BlackoutHeartbreaking.  A memoir for our time.

On NPR’s Fresh Air, Terry Gross interviews Sarah Hepola about her book, Blackout: Remembering the Things I Drank to Forget.  The world convinced her that she should drink as much as men, and sleep around as much—and consider it as casual and meaningless—as men.  As the publisher’s summary on Amazon puts it,

For Sarah Hepola, alcohol was “the gasoline of all adventure.” She spent her evenings at cocktail parties and dark bars where she proudly stayed till last call. Drinking felt like freedom, part of her birthright as a strong, enlightened twenty-first-century woman.

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Feminist Nightmare

May 13, 2012

Happy Mother’s Day, the final day of National Offend a Feminist Week.  I don’t know whether being told that they have ironically ushered in a Brave New World of women’s degradation will offend feminists or not, but here goes:

In the wake of feminism and the sexual revolution, our society has degenerated surprisingly far (and continues to degenerate?) toward some kind of pre-civilizational nightmare dystopia in which men don’t respect women, and women don’t even respect themselves, as even those who exploit it will sometimes tell you:

(Blog entry)

The reason why I can string along multiple women is because each woman thinks she’s the girlfriend and the others are just women I have sex with.

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I’m not sure whether it qualifies, but here’s my contribution to The Other McCain’s National Offend a Feminist Week:

Note that I would never have heard of Offend a Feminist Week (much less participated in it) if not for female blogger No One of Any Import, who explains,

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People Should Marry Earlier

September 27, 2011

And they have no idea.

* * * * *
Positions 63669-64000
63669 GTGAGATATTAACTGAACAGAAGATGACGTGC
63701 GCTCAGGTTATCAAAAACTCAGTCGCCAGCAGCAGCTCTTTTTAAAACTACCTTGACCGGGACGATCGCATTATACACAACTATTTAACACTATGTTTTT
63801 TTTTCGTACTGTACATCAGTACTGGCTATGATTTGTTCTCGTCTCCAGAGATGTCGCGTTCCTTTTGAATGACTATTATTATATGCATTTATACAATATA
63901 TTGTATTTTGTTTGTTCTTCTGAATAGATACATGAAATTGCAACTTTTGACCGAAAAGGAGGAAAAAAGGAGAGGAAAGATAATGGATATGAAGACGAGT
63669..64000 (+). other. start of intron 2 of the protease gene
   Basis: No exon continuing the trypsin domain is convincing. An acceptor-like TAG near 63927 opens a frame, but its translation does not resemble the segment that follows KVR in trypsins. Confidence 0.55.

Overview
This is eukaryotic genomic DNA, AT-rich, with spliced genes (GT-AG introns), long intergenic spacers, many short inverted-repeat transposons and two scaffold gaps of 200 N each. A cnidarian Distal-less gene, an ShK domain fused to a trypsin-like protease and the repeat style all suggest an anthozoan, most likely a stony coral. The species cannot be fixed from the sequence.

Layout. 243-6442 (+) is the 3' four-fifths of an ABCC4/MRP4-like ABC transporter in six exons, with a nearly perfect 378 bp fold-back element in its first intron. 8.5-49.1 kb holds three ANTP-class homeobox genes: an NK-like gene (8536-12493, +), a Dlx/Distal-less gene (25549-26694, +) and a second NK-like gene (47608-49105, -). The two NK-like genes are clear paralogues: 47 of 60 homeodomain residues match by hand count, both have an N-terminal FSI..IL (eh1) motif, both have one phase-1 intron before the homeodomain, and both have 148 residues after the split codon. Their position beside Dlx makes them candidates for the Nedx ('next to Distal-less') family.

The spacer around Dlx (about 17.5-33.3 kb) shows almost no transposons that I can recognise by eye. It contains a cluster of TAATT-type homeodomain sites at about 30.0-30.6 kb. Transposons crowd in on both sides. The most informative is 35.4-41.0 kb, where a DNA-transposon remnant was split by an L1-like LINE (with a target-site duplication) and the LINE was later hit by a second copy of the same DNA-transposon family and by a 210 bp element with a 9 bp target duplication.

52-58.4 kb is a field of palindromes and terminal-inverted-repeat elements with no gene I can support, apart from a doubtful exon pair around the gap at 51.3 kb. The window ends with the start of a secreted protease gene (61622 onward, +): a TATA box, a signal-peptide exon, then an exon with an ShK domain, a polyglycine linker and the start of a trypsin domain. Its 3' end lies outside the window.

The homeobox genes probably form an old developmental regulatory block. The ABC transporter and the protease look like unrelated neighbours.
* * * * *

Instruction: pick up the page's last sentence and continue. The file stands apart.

I was reading some of the blogs featured on the WordPress* main page today.  Among the comments on one, I found this:

. . . I’ve been doing online dating off and on since college! It worked better for me when I was younger—possibly because that was before most people have really been burned and they were more optimistic and open.   Read the rest of this entry »

While doing research for work, I ran into this, a compilation of empirical and other information tending to support the position that “placing women in physically demanding jobs in the military, as for example combat,” is unwise.  A couple of typical examples:

“Using the standard Army Physical Fitness Test, [an Army researcher] found that the upper quintile of women at West point achieved scores on the test equivalent to the bottom quintile of men.”

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I was with some people last night when one of the girls in the group set her bag down with a thump, prompting someone to remark that it must be very heavy.  Read the rest of this entry »

On Being “Driven”

November 18, 2010

A friend calls my attention to an interesting article about women, work, and culture in the Netherlands.  It suggests that in feminist and post-feminist America, women tend to feel unrelenting pressure to succeed on the same terms as men in the workplace, while also trying to find time for such traditionally feminine activities as caring for their children.  Because women are given no more hours in the day than men are, they cannot find the time to do everything, and are unhappier than American women of generations past. Read the rest of this entry »